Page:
By Samindra Kunti in Charlotte
June 2 – Honduras were eliminated from the Gold Cup despite a 2-1 victory against Haiti, a result rendered irrelevant because Qatar upset Mexico 1-0 in Group B’s other match. Haiti also depart the tournament.
In the end, there were no real winners in a match that saw Honduras fight back from a goal down to claim three points and move to four points in the group, but it was not enough as Carlos Queiroz’s team defeated El Tri. Haiti would have needed a draw to punch a knockout ticket.
Whenever Les Grenadiers attacked in the first half, they caused havoc to a shaky Honduran defence. In the 11th minute, Derrick Etienne curled a right-footed attempt from a prime position near the edge of the box just wide in a first major warning to Los Catrachos.
On three points, the Haitians knew they could move into the knockout stage with a point, and true to the words of their coach Gabriel Calderon, they simply attacked and their forward endeavours were rewarded in the 20th minute with a simple rebound goal from Frantzdy Pierrot. On eight goals, Pierrot matched his teammate Duckens Nazon as the top scorer for a Caribbean team in the tournament’s history.
Pierrot’s strike woke up Honduras, but Jorge Benuche, Joseph Rosales and Devron Garcia, with a powerful header, conld not find the equaliser.
In the stands, the supporters chanted ‘Yes, we can!’. Perhaps those calls did serve as an inspiration because by half-time the Central American side were level. In the 42nd minute, striker Jerry Bengtson moved ahead for his marker to equalise with a glancing header, 1-1.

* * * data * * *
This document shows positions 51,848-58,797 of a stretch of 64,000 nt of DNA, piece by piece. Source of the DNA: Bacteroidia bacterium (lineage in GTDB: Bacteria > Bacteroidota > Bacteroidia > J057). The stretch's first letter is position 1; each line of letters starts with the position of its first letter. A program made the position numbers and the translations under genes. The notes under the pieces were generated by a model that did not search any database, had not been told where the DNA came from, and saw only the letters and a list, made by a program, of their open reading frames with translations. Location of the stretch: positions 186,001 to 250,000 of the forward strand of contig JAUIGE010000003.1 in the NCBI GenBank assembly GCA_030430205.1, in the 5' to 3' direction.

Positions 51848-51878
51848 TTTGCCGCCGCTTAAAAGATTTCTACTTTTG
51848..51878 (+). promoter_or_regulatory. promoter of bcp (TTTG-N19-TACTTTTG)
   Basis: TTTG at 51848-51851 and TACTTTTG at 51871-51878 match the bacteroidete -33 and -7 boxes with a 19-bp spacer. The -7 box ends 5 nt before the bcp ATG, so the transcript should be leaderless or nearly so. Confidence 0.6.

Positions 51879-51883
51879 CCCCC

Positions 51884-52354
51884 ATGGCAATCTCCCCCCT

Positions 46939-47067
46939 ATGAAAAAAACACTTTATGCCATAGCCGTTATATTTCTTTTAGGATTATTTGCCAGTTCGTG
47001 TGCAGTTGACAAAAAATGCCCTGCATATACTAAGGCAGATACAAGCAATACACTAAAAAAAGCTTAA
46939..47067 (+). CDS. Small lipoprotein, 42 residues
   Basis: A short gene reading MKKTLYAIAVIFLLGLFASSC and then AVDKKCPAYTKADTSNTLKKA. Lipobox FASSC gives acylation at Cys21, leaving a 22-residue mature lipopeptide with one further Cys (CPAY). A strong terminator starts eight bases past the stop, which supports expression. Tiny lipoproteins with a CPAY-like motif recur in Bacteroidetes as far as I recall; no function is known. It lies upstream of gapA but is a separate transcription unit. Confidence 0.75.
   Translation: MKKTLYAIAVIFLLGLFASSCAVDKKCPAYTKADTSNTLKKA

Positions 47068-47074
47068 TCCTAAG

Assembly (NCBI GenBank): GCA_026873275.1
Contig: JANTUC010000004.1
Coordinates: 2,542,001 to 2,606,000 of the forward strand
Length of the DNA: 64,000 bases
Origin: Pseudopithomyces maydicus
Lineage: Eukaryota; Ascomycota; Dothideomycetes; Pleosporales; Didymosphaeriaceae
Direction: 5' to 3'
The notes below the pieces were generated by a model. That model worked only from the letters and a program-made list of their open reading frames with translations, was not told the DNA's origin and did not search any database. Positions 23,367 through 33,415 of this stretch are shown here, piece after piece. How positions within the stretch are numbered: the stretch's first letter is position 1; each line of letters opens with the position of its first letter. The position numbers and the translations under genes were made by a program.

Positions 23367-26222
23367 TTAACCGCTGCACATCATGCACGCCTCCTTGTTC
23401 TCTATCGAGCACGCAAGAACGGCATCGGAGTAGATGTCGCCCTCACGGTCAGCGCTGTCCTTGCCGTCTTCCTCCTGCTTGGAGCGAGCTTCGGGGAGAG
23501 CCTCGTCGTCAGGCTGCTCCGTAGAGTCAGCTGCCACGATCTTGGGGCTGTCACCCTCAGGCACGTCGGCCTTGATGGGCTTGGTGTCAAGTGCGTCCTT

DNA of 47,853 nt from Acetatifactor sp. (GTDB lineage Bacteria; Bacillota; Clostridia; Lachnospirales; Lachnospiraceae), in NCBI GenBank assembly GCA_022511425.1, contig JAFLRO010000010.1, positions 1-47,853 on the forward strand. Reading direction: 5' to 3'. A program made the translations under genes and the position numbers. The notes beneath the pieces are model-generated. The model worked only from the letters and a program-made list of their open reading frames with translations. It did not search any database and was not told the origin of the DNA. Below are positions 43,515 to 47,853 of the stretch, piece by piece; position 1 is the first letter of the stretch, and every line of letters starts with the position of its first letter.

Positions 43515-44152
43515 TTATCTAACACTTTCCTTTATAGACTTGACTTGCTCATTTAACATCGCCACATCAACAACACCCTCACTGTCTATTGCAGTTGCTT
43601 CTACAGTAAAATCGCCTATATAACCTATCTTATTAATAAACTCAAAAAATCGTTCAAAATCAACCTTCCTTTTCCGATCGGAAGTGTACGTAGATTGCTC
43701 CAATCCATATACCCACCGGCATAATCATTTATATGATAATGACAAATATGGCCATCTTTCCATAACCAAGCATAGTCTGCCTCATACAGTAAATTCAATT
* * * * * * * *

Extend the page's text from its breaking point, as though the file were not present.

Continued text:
Returning from the dressing room, Haiti attacked again, wave after wave but without an end product, and, as so often in football, they were left to rue that attacking indecisiveness. José Pinto’s low 59th-minute shot punished the Haitians, but Jorge Álvarez was the true architect of the goal with a delightful chipped assist that exposed the Haitian defence.
The second goal sent the partisan crowd into a frenzy, leaving the Hondurans praying for a Mexican goal against Qatar. The match was getting more and more stretched. Haiti, however, were tired, displaying little urgency to fight back. Both sides claimed a penalty but got none.
With nine minutes of injury time, the Haiti manager introduced FC Versailles’s Mondy Prunier as an extra attacking option and Fafá Picault’s long-distance attempt rattled the post. Haiti ramped up the pressure, but Jaryo Jean’s chip did not deceive Edrick Menjivar. The Caribbean nation threw all bodies forward in a desperate search for a last-gasp equalizer that would see them through to the last eight. In the end, it wasn’t to be and just like their opponents they were on the way out.
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